Medici and Pazzi

FLORENCE and its history:
The House of MEDICI and PAZZI



Renaissance is a phase of rebirth and breaking point between the ancient and the modern, in which, for the first time, awakens a new perception of the individual, now seen as a subject capable of expressing himself and creating independently of classical works. Unlike the previous repressive period of the Middle Ages, man and nature are now the focal points. Although the term Renaissance is more properly used in the artistic field, the break with the past translates into many areas of the Florentine life.

The powerful house of MEDICI has been ruling undisturbed over Florence since 1434. After Lorenzo de’ MEDICI, Cosimo’s nephew, known as “the Magnificent”, and incarnation of the humanist prince,

came to power, the MEDICI’s supremacy became one of the main driving forces for the birth and development of the Renaissance: the lords of Florence were treated as sovereigns by the European monarchs and the artistic and cultural life of Florence during the 15th century was a point of reference for all Europe, thanks also to the tireless work of cultural promotion carried out by the Magnificent. Political stability and popular consensus allowed the House of MEDICI to become the bankers of Pope Sixtus IV. However, in 1473 the relations between the noble family and the Papacy cracked also due to Lorenzo’s refusal to lend the Pope the money necessary to buy the fortress-city of Imola, key to the control of the trade route that from the Adriatic crossed the Apennines toward Florence. Pope Sixtus IV then decided to appoint another family as his bankers, the House of PAZZI.


Castello del Trebbio

The House of PAZZI was originally from Fiesole. Ranieri de’ Pazzi is identified as the predecessor who moved from Fiesole to Florence somewhere around the 11th century.

A prominent member of the family was Pazzino de’ Pazzi, a crusader knight who, after taking part in the first crusade, brought back from Jerusalem three fragments of the Holy Sepulcher, still used at present to ignite the spark in the famous Florentine folk tradition of “the Explosion of the Cart”.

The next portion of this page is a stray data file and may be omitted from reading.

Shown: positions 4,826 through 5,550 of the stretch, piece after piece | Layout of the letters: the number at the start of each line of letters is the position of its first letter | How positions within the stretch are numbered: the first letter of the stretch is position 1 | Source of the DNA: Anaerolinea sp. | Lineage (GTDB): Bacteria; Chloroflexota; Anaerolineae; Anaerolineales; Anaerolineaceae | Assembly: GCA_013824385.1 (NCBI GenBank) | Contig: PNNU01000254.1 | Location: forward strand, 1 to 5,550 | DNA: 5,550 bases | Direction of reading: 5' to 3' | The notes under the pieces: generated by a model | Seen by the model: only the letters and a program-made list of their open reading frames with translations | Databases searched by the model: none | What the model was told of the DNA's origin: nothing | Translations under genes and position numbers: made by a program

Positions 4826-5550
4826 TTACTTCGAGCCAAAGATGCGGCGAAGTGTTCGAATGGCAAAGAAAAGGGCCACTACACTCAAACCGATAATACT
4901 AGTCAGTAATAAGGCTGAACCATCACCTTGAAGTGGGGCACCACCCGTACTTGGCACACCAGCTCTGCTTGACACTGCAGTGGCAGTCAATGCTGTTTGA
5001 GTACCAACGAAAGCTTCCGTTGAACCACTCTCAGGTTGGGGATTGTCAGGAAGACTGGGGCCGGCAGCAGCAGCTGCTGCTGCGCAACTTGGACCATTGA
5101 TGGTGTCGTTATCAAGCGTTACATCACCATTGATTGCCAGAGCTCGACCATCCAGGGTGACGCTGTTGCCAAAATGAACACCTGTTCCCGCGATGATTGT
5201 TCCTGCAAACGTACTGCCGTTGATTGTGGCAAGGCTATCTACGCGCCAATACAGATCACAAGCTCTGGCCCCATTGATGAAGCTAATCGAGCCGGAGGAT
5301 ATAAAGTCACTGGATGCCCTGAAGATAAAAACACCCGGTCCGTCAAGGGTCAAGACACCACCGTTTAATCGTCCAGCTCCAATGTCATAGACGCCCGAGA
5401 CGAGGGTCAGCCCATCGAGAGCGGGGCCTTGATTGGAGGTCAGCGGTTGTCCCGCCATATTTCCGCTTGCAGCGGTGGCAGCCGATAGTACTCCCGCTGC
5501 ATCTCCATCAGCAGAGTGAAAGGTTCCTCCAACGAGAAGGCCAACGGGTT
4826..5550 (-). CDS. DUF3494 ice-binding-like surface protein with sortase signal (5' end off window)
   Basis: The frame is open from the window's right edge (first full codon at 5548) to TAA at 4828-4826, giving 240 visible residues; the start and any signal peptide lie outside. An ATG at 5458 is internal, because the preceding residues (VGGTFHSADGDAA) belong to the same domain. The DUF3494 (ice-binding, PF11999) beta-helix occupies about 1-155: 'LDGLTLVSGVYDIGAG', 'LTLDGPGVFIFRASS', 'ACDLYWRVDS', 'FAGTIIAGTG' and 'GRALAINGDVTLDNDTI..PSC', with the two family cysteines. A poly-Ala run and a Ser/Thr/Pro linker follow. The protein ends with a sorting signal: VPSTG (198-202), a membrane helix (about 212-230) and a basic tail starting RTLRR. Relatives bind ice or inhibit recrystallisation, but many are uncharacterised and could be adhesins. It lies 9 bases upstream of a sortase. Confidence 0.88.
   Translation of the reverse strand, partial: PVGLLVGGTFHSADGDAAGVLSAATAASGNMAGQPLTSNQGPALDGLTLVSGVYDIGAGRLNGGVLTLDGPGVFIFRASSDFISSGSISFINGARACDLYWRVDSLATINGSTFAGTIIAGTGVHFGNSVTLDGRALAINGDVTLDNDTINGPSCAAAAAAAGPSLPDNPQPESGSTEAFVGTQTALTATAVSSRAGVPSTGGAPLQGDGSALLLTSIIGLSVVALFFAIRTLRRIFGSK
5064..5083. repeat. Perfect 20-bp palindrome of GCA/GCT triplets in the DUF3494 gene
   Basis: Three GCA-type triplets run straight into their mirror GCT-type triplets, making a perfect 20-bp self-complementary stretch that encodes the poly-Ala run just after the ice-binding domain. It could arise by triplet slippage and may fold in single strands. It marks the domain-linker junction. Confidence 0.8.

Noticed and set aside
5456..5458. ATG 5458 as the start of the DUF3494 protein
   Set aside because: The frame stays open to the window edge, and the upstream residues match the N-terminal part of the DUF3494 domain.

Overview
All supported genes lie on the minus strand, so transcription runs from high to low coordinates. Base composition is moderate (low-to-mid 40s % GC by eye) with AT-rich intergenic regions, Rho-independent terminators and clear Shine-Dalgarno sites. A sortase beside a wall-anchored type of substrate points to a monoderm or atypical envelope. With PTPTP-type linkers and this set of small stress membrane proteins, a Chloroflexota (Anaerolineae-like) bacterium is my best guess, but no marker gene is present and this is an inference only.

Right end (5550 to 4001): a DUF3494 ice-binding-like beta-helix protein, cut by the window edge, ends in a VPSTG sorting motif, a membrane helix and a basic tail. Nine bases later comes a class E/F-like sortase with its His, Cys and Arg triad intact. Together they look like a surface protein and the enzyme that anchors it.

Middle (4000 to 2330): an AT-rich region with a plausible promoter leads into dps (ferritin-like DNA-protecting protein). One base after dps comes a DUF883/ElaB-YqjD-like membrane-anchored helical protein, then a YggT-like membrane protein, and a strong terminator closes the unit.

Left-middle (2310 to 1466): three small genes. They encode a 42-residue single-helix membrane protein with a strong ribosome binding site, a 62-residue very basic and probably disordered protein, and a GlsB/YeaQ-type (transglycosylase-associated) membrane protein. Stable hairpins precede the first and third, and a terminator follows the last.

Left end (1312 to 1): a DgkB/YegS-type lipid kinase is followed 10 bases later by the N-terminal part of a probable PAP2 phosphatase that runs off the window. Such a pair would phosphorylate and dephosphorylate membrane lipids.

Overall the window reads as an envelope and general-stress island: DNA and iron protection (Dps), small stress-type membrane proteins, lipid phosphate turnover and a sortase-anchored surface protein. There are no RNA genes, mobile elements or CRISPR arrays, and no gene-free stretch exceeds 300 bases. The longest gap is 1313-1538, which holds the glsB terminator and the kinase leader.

Like other Florentine families, the House of PAZZI dedicated themselves to trade and finance, showing considerable skill. This allowed the family to enrich themselves and establish relationships with powerful people and families of the time. To the House of PAZZI, the hegemony of the MEDICI’s brothers Lorenzo and Giuliano represented a threat to their recently achieved economic prestige.

As a result of frequent friction between the two families, inside the rooms of Castello del Trebbio the House of PAZZI, but primarily Jacopo and Francesco, plotted against the MEDICI what is now known as the PAZZI CONSPIRACY, to arrest the Medicean hegemony. On April the 26th, 1478, men paid by the PAZZI attacked Giuliano and his brother Lorenzo in the Cathedral of Santa Maria del Fiore during mass. The first was killed, while Lorenzo the Magnificent escaped the attack.
The conspiracy turned out to be a failure and did nothing but consolidate the MEDICI’s power over Florence. In fact, immediately after the attack, the Florentine people rose up against the conspirators, giving way to a series of vengeful acts against both the PAZZI and the papal power. Guglielmo de’ PAZZI, Lorenzo de ‘MEDICI’s brother-in-law, was the only member of the PAZZI family to be spared and forced into exile. Lorenzo’s fury was then directed towards the Pope, Sixtus IV, thus aggravating the already damaged relationship with the Church. Although being guilty, the Pope always posed as a scandalized innocent, and took advantage of the situation to declare war on Florence. However, the Magnificent was skilled enough to design a diplomatic strategy made up of convincing flattery towards the Pontiff, thus managing to avoid the war.